The Approach document highlights one area already repeatedly emphasised as a priority for enforcement, namely individual responsibility. The Enforcement Division’s approach to investigating individuals has shifted in recent years to promote consistent decision-making and ensure that action is taken against both individuals and firms wherever appropriate. Enforcement now investigates individual wrongdoing ‘as far as possible’ at the same time as it conducts its investigation into firms, and we are increasingly seeing individual culpability highlighted as one of the issues under investigation even where there is no individual identified initially. Concurrent investigations may have a significant impact on the ability of firms to resolve matters early through settlement if the FCA holds good on its stated intention to resolve matters against firm and individuals at the same time. This can be seen as an ongoing response to the sustained criticism the FCA has received for its difficulties in taking meaningful action against senior individuals within the regulated sector, and in particular for largely failing to hold to account any of those popularly perceived to have been responsible for the financial crisis. Early in 2016 the FCA (and PRA) rolled out a new framework for regulating individuals working within banks, deposit takers and certain significant investment firms, the Senior Managers and Certification Regime. Over the course of 2018 and 2019, the regulators plan to roll a similar regime out to the rest of the regulated sector. For those firms within the regime, a wider population of individuals is subject to the FCA’s Code of Conduct rules than was the case previously under the approved persons regime. In addition, senior managers are now under a duty of responsibility, whereby action can be taken against them if they are responsible for the management of any activities of their firm in relation to which the firm breaches a regulatory requirement and they did not take such steps as could reasonably be expected to prevent the breach occurring or continuing.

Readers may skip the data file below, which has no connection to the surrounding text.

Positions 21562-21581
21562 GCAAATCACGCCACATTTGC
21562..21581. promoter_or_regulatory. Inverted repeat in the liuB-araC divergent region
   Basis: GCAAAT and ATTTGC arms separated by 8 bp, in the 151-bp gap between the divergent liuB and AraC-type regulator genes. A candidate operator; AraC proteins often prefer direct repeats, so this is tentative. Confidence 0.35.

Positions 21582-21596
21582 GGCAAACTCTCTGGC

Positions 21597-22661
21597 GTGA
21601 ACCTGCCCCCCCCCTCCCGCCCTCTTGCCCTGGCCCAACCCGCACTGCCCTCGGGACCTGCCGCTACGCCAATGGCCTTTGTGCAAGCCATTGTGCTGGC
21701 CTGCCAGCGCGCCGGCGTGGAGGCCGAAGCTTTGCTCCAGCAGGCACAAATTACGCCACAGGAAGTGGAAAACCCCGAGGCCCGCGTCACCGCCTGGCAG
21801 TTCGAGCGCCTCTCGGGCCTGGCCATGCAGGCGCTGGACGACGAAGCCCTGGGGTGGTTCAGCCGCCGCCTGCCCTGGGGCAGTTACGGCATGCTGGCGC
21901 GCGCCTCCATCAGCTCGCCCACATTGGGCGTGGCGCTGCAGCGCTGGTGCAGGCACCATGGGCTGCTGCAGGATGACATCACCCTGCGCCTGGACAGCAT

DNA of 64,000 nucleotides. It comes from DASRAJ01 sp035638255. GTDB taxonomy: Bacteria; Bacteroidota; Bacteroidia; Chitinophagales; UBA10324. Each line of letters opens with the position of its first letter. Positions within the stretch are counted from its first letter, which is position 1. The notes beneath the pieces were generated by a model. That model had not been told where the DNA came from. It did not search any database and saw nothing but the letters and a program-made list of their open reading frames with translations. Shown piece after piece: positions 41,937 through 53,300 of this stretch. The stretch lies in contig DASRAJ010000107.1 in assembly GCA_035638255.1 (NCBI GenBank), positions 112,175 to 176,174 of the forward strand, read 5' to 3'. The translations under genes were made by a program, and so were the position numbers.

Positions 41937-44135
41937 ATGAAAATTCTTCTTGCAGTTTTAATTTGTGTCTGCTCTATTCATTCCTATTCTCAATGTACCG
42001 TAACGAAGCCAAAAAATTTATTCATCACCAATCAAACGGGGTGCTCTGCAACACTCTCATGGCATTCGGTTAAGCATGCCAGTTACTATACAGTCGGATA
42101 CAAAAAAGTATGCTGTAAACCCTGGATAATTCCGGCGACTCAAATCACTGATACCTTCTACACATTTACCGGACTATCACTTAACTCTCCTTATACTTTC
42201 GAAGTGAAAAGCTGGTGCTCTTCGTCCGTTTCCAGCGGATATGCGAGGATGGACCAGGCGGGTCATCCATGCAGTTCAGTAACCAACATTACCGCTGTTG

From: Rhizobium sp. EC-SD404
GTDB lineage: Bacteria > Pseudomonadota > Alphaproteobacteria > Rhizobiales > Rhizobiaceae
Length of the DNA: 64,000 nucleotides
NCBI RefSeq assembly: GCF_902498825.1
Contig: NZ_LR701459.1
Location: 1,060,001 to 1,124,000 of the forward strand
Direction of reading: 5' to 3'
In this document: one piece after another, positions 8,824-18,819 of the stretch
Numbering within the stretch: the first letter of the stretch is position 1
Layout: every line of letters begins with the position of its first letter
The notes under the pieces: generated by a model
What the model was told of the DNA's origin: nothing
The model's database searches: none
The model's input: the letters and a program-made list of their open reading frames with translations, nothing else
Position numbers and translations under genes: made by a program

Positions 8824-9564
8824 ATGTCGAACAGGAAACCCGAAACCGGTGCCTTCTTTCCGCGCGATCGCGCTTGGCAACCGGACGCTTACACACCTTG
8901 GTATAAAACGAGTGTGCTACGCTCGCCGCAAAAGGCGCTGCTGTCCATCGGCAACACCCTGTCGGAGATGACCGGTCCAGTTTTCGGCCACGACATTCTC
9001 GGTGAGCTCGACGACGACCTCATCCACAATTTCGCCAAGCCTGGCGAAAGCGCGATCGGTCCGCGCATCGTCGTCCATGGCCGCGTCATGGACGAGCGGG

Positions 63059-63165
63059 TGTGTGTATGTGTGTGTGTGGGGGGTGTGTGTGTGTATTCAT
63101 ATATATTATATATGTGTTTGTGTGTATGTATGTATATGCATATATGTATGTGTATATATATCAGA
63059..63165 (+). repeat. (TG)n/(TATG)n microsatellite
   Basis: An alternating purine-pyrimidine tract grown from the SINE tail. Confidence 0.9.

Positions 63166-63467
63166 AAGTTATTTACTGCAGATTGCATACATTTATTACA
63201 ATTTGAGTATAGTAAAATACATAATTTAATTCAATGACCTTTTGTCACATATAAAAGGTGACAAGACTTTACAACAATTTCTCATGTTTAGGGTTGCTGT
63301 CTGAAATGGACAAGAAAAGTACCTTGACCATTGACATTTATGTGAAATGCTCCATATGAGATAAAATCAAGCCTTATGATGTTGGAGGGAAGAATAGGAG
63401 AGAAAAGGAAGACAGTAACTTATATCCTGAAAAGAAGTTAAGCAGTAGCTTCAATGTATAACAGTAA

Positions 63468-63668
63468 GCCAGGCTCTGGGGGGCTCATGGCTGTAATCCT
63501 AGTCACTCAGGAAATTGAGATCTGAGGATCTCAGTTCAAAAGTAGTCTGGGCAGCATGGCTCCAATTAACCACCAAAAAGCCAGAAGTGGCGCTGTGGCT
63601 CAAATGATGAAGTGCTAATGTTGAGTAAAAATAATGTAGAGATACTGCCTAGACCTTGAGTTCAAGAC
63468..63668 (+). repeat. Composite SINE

It remains to be seen what impact these new rules will have, as the only final notice published to date that is based solely on the new rules relates to Jes Staley’s actions in response to a whistleblowing allegation. This provides no real precedent for the management and oversight aspect of the new regime. What is clear is that the regulator is focusing not simply on the effectiveness of underlying systems and controls, but also the speed with which issues are escalated to senior management and, once escalated, how long it takes for the issues to be robustly addressed.

We have also identified a focus on market disclosures since the arrival of Mark Steward, who sees good disclosure by issuers as ‘an important component in any market working well’. That said, these investigations are proving challenging: while the investigation into circumstances surrounding Carillion’s July 2017 profit warning appears to be ongoing, those announced into two other companies, Mitie Group plc and Cobham plc, were both discontinued during 2018. Despite this, the FCA has confirmed that it has a number of investigations ongoing into suspected or misleading statements by listed issuers, a number of which are nearing resolution.